Being in the father role makes a major change for the actor, too. When Rubinstein had the role of Pippin, he could relate to the character in an unusually personal way. The actor's father was Arthur Rubinstein, one of the 20th century's greatest pianists.
"We had moments exactly like in the beginning of 'Pippin,' when Pippin wants to tell Charles all about his experiences at college," Rubinstein says. "Charles is happy to see him but only cares about war. I remember coming home from school, and my father would ask me how it was going. I would start talking about a class I had and, midsentence, he would change the subject. That definitely informs how I do the role."
(Rubinstein's parents saw him in "Pippin" on Broadway, "but about the actual show I don't think my father said a word," he says. "My mother came backstage and said, 'You certainly can jump high.' But they were proud of me.")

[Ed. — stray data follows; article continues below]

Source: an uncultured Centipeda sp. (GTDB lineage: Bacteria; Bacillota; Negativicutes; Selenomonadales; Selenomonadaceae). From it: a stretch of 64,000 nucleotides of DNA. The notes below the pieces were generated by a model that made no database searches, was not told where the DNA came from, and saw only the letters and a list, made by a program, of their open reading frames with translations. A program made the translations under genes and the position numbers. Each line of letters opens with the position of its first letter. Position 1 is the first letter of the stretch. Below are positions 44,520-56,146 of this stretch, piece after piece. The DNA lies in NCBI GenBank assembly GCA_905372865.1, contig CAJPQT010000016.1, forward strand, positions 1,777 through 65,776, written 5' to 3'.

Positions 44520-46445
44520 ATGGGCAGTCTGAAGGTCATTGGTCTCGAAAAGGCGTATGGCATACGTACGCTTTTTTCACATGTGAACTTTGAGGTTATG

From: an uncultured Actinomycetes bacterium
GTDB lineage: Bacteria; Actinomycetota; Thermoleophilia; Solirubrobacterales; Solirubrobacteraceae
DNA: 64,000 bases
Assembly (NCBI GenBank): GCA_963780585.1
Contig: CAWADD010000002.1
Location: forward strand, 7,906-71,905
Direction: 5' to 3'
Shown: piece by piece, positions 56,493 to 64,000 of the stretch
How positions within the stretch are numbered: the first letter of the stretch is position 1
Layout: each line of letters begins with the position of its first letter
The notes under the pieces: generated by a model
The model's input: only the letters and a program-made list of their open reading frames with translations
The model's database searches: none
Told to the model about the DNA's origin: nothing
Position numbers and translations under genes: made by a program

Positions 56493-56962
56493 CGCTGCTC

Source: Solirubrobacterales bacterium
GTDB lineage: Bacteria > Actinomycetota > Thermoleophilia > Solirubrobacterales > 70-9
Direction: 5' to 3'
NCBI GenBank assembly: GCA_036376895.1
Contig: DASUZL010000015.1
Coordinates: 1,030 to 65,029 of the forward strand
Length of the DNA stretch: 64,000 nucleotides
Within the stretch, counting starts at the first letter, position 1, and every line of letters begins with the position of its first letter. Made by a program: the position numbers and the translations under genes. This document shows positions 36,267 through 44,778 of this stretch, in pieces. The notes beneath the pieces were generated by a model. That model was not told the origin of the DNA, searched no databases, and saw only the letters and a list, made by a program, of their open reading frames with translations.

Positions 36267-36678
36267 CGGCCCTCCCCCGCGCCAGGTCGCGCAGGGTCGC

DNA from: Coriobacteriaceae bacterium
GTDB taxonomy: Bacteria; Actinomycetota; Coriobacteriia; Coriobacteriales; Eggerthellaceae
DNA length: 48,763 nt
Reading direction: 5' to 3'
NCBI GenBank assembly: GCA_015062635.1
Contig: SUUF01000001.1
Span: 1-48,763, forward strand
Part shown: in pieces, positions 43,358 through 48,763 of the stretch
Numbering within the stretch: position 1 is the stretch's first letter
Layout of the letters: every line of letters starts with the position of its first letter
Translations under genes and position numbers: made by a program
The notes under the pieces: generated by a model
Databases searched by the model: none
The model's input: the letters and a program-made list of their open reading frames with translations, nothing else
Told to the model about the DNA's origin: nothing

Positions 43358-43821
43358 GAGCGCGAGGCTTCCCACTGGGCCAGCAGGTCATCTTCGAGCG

In addition to having something of his father in mind, Rubinstein says he is also inspired by the "old classic British sound" of the late Eric Berry, who created the role of Charles. Rubinstein's Pippin is Sam Lips, who understudied the role on Broadway.
Sasha Allen, a finalist on NBC's "The Voice," is the Leading Player in the touring company. And Adrienne Barbeau, who was in the original "Grease" on Broadway and played Bea Arthur's daughter on the sitcom "Maude," has the role of Pippin's grandmother, Berthe (played by Ryan in 1972).
The first "Pippin" was perhaps best known for Fosse's direction and choreography. That may be one reason why it took four decades to get the show back on Broadway.
"The original production had such an impact in the '70s," Paulus says. "The question for any revival is: How do you pay homage to the original? I was pretty clear that I wanted to [reference] the Fosse choreography, because it was inextricably linked to people's memories of 'Pippin,' but I did not want this to be a museum-like replica."
Paulus, who saw the original three times when she was a girl and learned every note of the original cast recording, devised a concept that ended up transforming the show.